San Diego

Traveler, License Plate Images Breached in Cyber Attack: CBP

CBP has reached out to members of Congress, other law enforcement agencies, and cyber security entities as part of its investigation of the incident

U.S. Customs and Border Protection said that as of Monday no traveler or license plate image data accessed during a May 31 cyber attack has appeared on the dark web or internet.

According to CBP, a subcontractor transferred copies of traveler and license plate images to their company network which was subsequently breached.

The subcontractor transferred the images without the agency’s knowledge or authorization, CBP said.

CBP has reached out to members of Congress, other law enforcement agencies, and cyber security entities as part of its investigation of the incident. The CBP’s Office of Professional Responsibility is also involved in the investigation.

The agency said the subcontractor “violated mandatory security and privacy protocols outlined in their contract.

“Government use of biometric and personal identifiable information can be valuable tools only if utilized properly. Unfortunately, this is the second major privacy breach at [the Department of Homeland Security] this year. We must ensure we are not expanding the use of biometrics at the expense of the privacy of the American public. I intend to hold hearings next month on Homeland Security’s use of biometric information,” Rep. Bennie G. Thompson (D-MS), Chairman of the Committee on Homeland Security, said in a statement.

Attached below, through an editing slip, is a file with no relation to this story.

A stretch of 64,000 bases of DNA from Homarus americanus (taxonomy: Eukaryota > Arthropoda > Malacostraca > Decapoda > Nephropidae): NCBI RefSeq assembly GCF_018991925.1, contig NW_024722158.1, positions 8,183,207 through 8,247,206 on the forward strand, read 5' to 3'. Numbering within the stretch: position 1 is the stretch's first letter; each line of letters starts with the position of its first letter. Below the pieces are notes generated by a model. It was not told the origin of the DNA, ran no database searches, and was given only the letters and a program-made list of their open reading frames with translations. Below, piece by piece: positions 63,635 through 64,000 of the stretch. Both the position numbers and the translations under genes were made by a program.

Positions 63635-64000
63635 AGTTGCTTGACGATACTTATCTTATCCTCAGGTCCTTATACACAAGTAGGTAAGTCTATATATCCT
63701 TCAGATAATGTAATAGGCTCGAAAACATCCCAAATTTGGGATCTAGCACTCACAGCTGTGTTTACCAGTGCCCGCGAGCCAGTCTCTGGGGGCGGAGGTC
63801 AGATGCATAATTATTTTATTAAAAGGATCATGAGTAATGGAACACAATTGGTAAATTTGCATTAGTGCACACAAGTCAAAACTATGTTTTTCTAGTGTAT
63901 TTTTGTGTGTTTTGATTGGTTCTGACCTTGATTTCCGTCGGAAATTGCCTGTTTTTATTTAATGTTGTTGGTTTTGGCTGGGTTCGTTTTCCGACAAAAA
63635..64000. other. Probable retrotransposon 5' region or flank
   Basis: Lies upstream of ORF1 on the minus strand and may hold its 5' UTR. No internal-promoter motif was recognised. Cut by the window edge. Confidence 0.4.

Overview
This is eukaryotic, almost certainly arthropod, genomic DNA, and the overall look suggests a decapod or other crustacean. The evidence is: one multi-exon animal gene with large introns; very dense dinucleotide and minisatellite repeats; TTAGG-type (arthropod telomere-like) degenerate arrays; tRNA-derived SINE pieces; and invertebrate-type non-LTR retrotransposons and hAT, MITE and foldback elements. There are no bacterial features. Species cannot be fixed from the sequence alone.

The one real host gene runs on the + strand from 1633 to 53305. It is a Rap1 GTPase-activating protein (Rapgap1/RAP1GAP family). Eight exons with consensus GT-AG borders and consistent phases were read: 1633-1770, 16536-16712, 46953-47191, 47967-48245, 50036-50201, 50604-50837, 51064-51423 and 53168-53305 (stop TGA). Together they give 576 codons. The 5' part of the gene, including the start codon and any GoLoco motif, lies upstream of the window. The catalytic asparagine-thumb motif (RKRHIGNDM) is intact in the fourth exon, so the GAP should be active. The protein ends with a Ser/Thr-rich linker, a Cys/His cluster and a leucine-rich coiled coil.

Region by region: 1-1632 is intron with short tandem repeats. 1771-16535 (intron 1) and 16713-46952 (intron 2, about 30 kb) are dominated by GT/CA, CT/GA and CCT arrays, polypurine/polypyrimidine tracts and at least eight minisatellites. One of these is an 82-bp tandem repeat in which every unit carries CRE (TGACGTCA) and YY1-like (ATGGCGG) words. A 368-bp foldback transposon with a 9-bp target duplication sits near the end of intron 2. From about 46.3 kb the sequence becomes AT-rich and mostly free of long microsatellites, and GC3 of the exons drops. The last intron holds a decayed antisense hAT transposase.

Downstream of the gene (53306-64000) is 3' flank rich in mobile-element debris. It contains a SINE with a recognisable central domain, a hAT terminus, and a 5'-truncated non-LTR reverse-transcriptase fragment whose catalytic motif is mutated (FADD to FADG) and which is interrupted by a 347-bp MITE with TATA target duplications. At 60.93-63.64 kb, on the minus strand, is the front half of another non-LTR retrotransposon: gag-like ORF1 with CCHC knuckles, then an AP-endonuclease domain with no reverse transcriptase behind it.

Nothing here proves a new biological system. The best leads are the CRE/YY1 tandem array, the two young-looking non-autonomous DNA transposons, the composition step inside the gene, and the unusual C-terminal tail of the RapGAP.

CBP said none of its own systems were compromised, and has taken all of the equipment related to the breach out of service.

An expert told NBC 7 that traveler photos, which like fingerprints fall under the umbrella of biometric data, are extremely valuable to hackers, especially as the use of facial recognition technology becomes more widespread.

Eva Velasquez with the Identity Theft Resource center said the black market for biometric data is relatively unestablished, but it's likely it won't stay that way for long.

“These things, they stay in perpetuity," Velasquez said. "It's not going to disintegrate. So even in this moment, if there isn’t a way to monetize, that doesn’t mean 10 years from now that might not be more valuable.”

According to Velasquez, thieves can create profiles of people using biometric data and combine them with other information about you -- financial or personal records obtained in other breaches, for example. The more information they have, the more valuable their profile of you becomes.

“The fact that it's not on [the dark web] means that its not currently being sold, but I also don’t want people to think, 'Well that means there's no harm for me in the future,'” Velasquez said.

Anyone who fears their personal information is at risk can get free help from the Identity Theft Resource Center.

No other information was available.

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